How today’s young adults underestimate their role in shaping the future of Canadian politics.
By: Leah Ching, Staff Writer
Voting day is soon approaching, and October 19 will mark the end of the longest elections campaign in modern Canadian history. For students coming back to school and gearing up for midterms, understanding the sometimes confusing Canadian voting process can be a tedious task. But if there’s one thing for certain, it’s that many students are largely unaware of the immense gravity their collective voter turnout will have in shaping the future of Canadian politics.
Elections Canada reports that of all voters, the 18-24 demographic consistently sees the lowest voter turn out at federal elections, sitting at an estimated 38.8% in 2011 (compared to the 65-74 age group sitting at 75%). To put this statistic into perspective, this is equivalent to roughly 1.8 million eligible youth. The Harper government in 2011 achieved a majority with just over 6,000 votes in key ridings. In Etobicoke Center, Conservatives won by just 26 votes. Had a few more students from Ryerson, Humber or York showed up to the polls, the balance could have been shifted.
This year for the first time in history, all millennial voters will be old enough to cast a ballot. Most Lakehead students are situated in this age demographic, representing over twenty percent of the population and constituting a force to be reckoned with should they decide to head to the polls. Young adults are more likely to vote in favour of progressive causes (which many feel have been derailed by the Conservative government’s policies). If more students exercised their right to vote, this could mean a large change in the emerging Canadian political landscape.
The Fair Elections Act, passed by Harper’s government (or the Unfair Elections act as it’s often called) has recently changed some rules of the voting game and made voting identification processes considerably more complicated. For those students living away from their home town, voting may seem like a hassle. Under this new act, students are required to provide proof of residence when living away from their riding, and showing up with very specific forms of identification. Whether this be through a lease, telephone bill or rental agreement, there are still several options.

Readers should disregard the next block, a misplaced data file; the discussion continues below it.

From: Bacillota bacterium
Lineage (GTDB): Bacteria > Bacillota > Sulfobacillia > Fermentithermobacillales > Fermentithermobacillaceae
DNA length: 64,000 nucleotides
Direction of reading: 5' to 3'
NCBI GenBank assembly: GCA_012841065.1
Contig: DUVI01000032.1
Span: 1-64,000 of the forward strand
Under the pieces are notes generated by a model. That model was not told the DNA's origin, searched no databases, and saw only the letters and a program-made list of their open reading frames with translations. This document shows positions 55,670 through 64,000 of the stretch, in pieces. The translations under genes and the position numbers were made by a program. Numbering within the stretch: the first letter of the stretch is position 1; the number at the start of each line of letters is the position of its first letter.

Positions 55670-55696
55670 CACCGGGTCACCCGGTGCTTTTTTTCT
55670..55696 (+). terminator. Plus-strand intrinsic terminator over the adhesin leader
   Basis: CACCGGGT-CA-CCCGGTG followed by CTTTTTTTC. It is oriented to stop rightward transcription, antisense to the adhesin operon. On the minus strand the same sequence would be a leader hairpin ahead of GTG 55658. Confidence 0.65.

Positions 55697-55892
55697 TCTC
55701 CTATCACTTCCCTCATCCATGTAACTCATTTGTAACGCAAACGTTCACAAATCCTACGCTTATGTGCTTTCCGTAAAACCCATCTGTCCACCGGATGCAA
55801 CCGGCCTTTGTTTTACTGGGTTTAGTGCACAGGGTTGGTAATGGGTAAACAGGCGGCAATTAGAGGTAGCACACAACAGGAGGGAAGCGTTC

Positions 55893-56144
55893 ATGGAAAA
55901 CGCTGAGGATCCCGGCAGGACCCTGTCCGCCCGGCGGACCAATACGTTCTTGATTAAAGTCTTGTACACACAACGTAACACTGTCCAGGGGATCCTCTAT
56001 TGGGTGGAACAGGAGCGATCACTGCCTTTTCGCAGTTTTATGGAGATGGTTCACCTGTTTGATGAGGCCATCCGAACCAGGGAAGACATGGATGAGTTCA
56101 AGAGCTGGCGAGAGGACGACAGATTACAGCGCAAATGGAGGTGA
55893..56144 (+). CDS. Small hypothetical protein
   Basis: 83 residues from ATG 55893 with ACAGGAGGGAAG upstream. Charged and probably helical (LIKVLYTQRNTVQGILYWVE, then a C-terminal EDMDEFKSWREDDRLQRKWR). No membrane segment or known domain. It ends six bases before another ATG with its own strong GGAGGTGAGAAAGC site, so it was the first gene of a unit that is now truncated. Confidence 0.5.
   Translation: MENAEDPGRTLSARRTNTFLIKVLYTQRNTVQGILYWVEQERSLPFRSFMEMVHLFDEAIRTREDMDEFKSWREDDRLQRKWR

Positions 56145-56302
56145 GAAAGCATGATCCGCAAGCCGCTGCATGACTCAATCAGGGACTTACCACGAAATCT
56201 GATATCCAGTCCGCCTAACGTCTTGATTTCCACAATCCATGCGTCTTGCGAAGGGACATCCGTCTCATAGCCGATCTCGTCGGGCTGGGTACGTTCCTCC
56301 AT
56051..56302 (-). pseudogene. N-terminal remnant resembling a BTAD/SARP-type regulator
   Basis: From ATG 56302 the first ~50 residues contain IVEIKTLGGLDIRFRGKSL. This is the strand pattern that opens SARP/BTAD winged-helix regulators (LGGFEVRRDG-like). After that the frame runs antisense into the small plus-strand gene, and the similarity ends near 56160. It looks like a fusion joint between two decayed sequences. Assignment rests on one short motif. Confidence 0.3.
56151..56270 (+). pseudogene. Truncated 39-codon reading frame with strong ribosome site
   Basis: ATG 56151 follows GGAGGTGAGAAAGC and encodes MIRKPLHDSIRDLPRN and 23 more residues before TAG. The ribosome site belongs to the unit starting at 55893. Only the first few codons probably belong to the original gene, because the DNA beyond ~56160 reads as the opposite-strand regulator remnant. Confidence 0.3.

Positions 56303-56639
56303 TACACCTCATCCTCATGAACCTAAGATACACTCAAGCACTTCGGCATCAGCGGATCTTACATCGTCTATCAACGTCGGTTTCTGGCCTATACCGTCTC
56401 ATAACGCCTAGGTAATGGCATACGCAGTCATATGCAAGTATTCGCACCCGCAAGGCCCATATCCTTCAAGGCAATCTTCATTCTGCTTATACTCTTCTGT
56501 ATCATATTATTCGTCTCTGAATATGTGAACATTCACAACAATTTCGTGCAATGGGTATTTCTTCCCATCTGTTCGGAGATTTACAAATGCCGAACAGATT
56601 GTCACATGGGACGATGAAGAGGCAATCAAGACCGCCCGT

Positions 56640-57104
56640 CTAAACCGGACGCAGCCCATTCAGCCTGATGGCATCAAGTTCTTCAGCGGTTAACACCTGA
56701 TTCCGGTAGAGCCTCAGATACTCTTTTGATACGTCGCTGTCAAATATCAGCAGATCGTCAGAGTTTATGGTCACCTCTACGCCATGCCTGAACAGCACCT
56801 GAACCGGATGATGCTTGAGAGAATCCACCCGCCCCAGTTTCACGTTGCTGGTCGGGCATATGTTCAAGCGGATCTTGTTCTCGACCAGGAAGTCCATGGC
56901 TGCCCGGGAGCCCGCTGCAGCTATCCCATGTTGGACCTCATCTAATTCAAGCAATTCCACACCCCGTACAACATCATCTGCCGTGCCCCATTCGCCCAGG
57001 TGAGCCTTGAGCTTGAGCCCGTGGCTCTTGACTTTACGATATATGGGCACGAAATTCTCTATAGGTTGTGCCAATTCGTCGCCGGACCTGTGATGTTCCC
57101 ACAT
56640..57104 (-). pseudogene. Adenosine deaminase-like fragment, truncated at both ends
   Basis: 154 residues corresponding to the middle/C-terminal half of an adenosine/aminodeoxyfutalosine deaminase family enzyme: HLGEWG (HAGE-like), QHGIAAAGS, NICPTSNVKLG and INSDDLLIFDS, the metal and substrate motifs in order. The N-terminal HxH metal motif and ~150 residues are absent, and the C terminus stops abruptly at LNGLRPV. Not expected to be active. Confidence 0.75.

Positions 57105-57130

LUSU has launched a campaign to ensure that students understand the gravity their votes have in determining the course of the upcoming election. In the coming weeks, there will be a candidate debate along with information available to ensure that students know their voting options, understand the identification requirements, and are well prepared to face the ballot box.
Until the election, students can research the political agenda of candidates in their riding and consider which candidate would best represent their riding’s interests in Parliament. VoteCompass.com has been a useful tool for many to determine what political party aligns most closely with their personal views.
Lakehead graduate Kimberly Franklin expressed her opinion to the Argus on the importance of voting in the upcoming election, “Student issues need to be on the map this time around. Rising tuition, unemployment, and sexual violence on campus. It’s about time the federal government steps up to the plate to address these issues. I think millennial voting is the only way to ensure that.”